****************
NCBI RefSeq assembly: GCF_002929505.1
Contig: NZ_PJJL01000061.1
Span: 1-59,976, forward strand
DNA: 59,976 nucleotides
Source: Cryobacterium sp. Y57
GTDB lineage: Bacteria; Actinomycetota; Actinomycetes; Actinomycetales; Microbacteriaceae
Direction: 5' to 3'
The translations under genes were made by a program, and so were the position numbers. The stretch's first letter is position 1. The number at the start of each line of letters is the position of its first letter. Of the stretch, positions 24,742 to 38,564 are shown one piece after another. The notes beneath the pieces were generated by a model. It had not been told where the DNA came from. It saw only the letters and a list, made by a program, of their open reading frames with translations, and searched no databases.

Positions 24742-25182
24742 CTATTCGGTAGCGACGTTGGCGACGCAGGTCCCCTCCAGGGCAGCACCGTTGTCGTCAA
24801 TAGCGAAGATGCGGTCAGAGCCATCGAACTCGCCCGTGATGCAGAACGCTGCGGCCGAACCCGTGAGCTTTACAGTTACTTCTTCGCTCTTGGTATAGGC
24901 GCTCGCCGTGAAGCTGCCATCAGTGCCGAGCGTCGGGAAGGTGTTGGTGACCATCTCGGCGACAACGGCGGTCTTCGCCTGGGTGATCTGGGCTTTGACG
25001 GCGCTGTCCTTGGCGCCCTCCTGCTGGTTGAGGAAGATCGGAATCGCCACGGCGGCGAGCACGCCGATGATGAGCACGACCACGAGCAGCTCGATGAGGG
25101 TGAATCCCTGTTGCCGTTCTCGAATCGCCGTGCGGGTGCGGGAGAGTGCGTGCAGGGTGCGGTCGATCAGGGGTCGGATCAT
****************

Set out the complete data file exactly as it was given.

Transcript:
NCBI RefSeq assembly: GCF_002929505.1
Contig: NZ_PJJL01000061.1
Span: 1-59,976, forward strand
DNA: 59,976 nucleotides
Source: Cryobacterium sp. Y57
GTDB lineage: Bacteria; Actinomycetota; Actinomycetes; Actinomycetales; Microbacteriaceae
Direction: 5' to 3'
The translations under genes were made by a program, and so were the position numbers. The stretch's first letter is position 1. The number at the start of each line of letters is the position of its first letter. Of the stretch, positions 24,742 to 38,564 are shown one piece after another. The notes beneath the pieces were generated by a model. It had not been told where the DNA came from. It saw only the letters and a list, made by a program, of their open reading frames with translations, and searched no databases.

Positions 24742-25182
24742 CTATTCGGTAGCGACGTTGGCGACGCAGGTCCCCTCCAGGGCAGCACCGTTGTCGTCAA
24801 TAGCGAAGATGCGGTCAGAGCCATCGAACTCGCCCGTGATGCAGAACGCTGCGGCCGAACCCGTGAGCTTTACAGTTACTTCTTCGCTCTTGGTATAGGC
24901 GCTCGCCGTGAAGCTGCCATCAGTGCCGAGCGTCGGGAAGGTGTTGGTGACCATCTCGGCGACAACGGCGGTCTTCGCCTGGGTGATCTGGGCTTTGACG
25001 GCGCTGTCCTTGGCGCCCTCCTGCTGGTTGAGGAAGATCGGAATCGCCACGGCGGCGAGCACGCCGATGATGAGCACGACCACGAGCAGCTCGATGAGGG
25101 TGAATCCCTGTTGCCGTTCTCGAATCGCCGTGCGGGTGCGGGAGAGTGCGTGCAGGGTGCGGTCGATCAGGGGTCGGATCAT